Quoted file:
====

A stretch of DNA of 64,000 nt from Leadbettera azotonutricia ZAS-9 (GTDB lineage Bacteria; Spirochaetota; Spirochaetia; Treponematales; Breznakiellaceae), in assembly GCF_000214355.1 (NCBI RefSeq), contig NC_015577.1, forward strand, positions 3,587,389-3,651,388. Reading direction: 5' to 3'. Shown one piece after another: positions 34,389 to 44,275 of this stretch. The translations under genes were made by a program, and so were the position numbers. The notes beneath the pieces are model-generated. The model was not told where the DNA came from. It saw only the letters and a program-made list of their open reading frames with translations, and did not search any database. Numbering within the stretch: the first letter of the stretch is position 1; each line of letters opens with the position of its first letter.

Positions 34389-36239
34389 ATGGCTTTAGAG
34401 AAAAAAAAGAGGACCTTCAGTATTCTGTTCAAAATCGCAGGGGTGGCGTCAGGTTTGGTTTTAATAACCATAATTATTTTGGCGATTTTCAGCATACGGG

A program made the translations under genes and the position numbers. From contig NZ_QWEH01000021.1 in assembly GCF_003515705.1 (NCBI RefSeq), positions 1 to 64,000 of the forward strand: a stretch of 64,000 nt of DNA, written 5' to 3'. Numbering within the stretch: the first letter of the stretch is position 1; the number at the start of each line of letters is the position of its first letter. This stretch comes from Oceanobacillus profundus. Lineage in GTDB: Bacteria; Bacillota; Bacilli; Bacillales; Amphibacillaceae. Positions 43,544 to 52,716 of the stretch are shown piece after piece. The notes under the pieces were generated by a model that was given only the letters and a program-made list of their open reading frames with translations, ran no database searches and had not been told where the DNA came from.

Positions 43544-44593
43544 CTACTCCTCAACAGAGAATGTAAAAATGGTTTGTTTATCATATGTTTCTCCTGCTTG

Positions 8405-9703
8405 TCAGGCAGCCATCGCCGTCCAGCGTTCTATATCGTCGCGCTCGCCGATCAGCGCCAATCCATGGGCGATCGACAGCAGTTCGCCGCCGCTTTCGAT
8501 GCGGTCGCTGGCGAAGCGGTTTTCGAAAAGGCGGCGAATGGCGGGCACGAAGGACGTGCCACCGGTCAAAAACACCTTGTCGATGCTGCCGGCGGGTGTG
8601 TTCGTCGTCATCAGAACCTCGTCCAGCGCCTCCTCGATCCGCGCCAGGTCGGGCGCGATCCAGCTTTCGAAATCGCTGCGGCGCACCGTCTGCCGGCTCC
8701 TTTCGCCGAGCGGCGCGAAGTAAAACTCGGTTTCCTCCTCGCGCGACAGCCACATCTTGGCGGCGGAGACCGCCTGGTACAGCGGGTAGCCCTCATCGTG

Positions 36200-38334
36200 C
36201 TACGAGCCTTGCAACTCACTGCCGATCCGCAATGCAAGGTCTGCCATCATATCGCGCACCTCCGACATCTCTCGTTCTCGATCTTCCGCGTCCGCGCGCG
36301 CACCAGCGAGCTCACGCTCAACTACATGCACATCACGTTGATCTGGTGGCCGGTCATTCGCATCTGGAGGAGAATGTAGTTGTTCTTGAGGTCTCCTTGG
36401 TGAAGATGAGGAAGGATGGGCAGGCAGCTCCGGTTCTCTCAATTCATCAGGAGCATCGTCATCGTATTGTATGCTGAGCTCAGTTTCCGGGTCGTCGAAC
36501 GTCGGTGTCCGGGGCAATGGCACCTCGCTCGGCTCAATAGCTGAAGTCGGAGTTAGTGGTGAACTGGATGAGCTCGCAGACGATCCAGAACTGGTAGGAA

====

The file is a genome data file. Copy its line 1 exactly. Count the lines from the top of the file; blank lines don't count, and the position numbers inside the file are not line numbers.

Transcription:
A stretch of DNA of 64,000 nt from Leadbettera azotonutricia ZAS-9 (GTDB lineage Bacteria; Spirochaetota; Spirochaetia; Treponematales; Breznakiellaceae), in assembly GCF_000214355.1 (NCBI RefSeq), contig NC_015577.1, forward strand, positions 3,587,389-3,651,388. Reading direction: 5' to 3'. Shown one piece after another: positions 34,389 to 44,275 of this stretch. The translations under genes were made by a program, and so were the position numbers. The notes beneath the pieces are model-generated. The model was not told where the DNA came from. It saw only the letters and a program-made list of their open reading frames with translations, and did not search any database. Numbering within the stretch: the first letter of the stretch is position 1; each line of letters opens with the position of its first letter.